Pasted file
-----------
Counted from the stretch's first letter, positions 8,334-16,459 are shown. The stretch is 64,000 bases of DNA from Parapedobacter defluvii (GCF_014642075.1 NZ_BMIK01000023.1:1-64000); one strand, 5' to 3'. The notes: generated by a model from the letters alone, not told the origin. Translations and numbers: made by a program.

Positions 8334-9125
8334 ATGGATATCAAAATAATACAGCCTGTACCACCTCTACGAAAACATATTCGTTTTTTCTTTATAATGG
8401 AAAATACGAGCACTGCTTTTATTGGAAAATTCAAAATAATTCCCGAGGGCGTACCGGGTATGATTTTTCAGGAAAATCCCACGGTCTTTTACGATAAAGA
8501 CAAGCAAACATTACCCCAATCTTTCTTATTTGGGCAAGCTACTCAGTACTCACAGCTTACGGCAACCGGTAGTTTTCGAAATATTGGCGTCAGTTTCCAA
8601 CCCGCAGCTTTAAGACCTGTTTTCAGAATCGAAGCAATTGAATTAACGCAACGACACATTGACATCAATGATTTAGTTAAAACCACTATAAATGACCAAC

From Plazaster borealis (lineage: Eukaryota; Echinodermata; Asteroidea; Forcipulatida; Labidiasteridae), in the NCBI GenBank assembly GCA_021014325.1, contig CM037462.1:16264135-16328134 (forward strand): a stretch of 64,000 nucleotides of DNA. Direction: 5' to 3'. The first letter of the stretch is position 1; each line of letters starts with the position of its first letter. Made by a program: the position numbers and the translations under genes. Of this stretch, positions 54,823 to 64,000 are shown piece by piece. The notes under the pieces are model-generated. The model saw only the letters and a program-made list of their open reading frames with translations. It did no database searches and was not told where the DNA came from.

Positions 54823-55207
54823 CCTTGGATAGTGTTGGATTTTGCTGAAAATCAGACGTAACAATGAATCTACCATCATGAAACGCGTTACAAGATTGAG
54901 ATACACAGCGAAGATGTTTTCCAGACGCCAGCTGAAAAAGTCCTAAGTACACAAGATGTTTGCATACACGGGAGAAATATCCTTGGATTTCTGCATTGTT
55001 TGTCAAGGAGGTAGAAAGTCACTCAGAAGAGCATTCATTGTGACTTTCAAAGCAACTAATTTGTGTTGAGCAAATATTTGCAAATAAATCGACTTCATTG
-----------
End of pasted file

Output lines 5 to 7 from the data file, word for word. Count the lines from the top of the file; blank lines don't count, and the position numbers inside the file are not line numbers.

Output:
8501 CAAGCAAACATTACCCCAATCTTTCTTATTTGGGCAAGCTACTCAGTACTCACAGCTTACGGCAACCGGTAGTTTTCGAAATATTGGCGTCAGTTTCCAA
8601 CCCGCAGCTTTAAGACCTGTTTTCAGAATCGAAGCAATTGAATTAACGCAACGACACATTGACATCAATGATTTAGTTAAAACCACTATAAATGACCAAC

From Plazaster borealis (lineage: Eukaryota; Echinodermata; Asteroidea; Forcipulatida; Labidiasteridae), in the NCBI GenBank assembly GCA_021014325.1, contig CM037462.1:16264135-16328134 (forward strand): a stretch of 64,000 nucleotides of DNA. Direction: 5' to 3'. The first letter of the stretch is position 1; each line of letters starts with the position of its first letter. Made by a program: the position numbers and the translations under genes. Of this stretch, positions 54,823 to 64,000 are shown piece by piece. The notes under the pieces are model-generated. The model saw only the letters and a program-made list of their open reading frames with translations. It did no database searches and was not told where the DNA came from.